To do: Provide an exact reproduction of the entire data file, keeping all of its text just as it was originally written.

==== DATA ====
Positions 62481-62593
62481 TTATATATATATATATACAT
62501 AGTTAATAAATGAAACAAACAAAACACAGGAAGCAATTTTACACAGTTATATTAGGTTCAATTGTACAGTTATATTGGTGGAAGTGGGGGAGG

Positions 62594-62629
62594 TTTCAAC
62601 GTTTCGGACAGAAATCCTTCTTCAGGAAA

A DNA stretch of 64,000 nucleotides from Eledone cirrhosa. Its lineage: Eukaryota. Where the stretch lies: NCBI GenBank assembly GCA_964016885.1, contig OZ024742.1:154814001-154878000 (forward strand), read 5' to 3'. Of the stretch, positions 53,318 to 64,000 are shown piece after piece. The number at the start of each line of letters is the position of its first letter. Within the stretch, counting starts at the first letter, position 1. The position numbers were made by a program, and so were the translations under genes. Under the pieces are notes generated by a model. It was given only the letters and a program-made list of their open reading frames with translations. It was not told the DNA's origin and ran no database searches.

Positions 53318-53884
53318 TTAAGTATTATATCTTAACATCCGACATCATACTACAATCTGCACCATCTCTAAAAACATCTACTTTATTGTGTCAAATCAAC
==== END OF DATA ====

Positions 62481-62593
62481 TTATATATATATATATACAT
62501 AGTTAATAAATGAAACAAACAAAACACAGGAAGCAATTTTACACAGTTATATTAGGTTCAATTGTACAGTTATATTGGTGGAAGTGGGGGAGG

Positions 62594-62629
62594 TTTCAAC
62601 GTTTCGGACAGAAATCCTTCTTCAGGAAA

A DNA stretch of 64,000 nucleotides from Eledone cirrhosa. Its lineage: Eukaryota. Where the stretch lies: NCBI GenBank assembly GCA_964016885.1, contig OZ024742.1:154814001-154878000 (forward strand), read 5' to 3'. Of the stretch, positions 53,318 to 64,000 are shown piece after piece. The number at the start of each line of letters is the position of its first letter. Within the stretch, counting starts at the first letter, position 1. The position numbers were made by a program, and so were the translations under genes. Under the pieces are notes generated by a model. It was given only the letters and a program-made list of their open reading frames with translations. It was not told the DNA's origin and ran no database searches.

Positions 53318-53884
53318 TTAAGTATTATATCTTAACATCCGACATCATACTACAATCTGCACCATCTCTAAAAACATCTACTTTATTGTGTCAAATCAAC